Wednesday, October 6; 9pm
27 East 28th St
This event is free. For more information, please contact Nasir Muhammad ,
3. Vice-Presidential Debate WatchThe Hunter College Student Government is pleased to announce it will be holding a a watch party for the Vice-Presidential Debate on Tuesday at the Kaye Playhouse, which seats 625 people. The debate will be projected on a large screen. Please RSVP by emailing [email protected] Their is an open microphone at 8 pm, just take the 6 train to 68th street.
More Fun Stuff From the Republican Convention
Our own Karol Sheinin was an official blogger for the convention. Here is some of her coverage:
Pics from the convention
Interview with Arlen Specter:
Rick Santorum interview:
Air America is so classy:
1. The Official Handbook of the Vast Right Wing Conspiracy
We have a NY Times best-selling author in our midst. Mark Smith's new book, The Official Handbook of the Vast Right Wing Conspiracy, is officially a Times best seller as well as a best seller on Amazon. I know that all the erudite, pompous, pseudo-intellectual, Times-touting lefties are biting hard into their bagels as they read this in their beloved paper on Sunday.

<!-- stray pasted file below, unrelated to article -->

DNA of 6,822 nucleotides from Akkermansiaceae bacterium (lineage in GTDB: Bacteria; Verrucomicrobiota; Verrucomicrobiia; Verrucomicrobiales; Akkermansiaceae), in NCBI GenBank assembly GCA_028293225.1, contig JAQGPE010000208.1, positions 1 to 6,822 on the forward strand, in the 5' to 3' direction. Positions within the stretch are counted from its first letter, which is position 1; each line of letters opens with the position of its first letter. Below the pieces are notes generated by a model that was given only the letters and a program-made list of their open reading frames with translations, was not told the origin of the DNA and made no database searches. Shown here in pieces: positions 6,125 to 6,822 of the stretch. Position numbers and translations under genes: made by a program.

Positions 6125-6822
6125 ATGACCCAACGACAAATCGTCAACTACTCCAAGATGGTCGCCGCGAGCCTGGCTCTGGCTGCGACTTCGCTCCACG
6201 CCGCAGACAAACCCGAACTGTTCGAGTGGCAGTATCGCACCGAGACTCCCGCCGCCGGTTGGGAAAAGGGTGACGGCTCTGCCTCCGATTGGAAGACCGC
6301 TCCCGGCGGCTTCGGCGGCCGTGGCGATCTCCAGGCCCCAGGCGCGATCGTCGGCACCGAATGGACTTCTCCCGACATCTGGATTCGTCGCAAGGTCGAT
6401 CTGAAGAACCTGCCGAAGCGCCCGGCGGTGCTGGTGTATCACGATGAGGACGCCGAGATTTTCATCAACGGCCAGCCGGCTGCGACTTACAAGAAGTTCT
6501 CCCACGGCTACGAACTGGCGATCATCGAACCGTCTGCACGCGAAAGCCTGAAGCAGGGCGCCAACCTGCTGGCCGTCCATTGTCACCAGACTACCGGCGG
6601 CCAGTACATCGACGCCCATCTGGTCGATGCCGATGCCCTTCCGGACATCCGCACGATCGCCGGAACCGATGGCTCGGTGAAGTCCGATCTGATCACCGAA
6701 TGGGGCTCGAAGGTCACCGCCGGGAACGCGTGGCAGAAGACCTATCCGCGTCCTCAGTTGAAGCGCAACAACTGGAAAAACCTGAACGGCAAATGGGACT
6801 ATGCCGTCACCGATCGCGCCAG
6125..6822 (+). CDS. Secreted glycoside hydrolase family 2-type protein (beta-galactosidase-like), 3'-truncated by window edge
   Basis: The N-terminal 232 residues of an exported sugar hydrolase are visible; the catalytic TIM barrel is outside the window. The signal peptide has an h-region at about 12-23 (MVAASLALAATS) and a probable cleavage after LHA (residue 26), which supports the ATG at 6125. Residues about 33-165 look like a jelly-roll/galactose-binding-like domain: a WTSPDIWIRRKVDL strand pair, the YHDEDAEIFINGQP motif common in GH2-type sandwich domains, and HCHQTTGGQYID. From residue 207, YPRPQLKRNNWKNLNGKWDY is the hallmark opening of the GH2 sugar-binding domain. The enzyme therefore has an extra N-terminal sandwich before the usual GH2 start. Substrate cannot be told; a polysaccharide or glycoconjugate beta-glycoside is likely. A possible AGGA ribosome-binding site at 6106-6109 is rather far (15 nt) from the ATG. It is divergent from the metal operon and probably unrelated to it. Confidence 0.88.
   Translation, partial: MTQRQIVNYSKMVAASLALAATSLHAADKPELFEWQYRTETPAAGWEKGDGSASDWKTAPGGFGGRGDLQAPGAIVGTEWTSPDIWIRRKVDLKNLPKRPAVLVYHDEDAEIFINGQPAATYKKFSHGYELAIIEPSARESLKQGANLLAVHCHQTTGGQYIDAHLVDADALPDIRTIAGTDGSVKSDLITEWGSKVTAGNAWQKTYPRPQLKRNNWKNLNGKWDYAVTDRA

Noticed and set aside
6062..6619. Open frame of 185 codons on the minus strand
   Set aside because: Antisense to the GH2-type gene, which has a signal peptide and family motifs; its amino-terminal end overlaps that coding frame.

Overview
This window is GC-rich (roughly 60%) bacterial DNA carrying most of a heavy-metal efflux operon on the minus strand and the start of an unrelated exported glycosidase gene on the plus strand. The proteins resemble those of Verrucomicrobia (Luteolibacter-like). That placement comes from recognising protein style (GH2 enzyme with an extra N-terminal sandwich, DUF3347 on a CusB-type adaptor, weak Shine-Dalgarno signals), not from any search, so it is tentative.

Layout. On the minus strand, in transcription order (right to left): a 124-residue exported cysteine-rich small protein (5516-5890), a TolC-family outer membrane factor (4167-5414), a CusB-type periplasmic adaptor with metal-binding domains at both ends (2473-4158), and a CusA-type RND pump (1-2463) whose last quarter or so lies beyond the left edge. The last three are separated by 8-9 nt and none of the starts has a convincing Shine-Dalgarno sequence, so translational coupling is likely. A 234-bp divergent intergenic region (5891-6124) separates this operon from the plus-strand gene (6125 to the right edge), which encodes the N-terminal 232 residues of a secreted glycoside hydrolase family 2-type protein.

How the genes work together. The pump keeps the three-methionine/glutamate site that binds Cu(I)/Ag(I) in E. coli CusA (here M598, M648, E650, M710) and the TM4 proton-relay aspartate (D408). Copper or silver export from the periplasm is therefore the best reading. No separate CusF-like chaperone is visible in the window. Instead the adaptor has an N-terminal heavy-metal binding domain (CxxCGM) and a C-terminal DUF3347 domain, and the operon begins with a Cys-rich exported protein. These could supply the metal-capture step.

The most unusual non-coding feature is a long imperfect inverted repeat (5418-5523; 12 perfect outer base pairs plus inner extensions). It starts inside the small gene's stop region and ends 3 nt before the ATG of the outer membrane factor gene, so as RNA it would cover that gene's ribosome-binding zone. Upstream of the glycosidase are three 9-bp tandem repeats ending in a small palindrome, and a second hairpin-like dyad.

According to Ann Coulter, "Mark Smith is one of the fastest rising legal stars in the country." You can purchase your copy now from Amazon.com
2. Buy your IHeartGWB T-Shirt
You've seen it in all the newspapers. Now get the T-Shirt from a NY Young Republican who loves George W. Bush. This is a very hip way to express your support for our commander-in-chief. Who says you can't irritate liberals and look good at the same time!! http://www.iheartgwb.com/
September 19, 2004
Waiting for the Revolt
New York Sun Staff Editorial
September 17, 2004
New York's state government has operated so poorly for so long that the dedicated citizens who pay attention to what goes on at Albany tend to seize on the merest sign of hope. So it was with the results of Tuesday's primary elections, in which three - count 'em - three incumbent legislators lost the nomination of their own party, which effectively turns them out of office at the end of the year.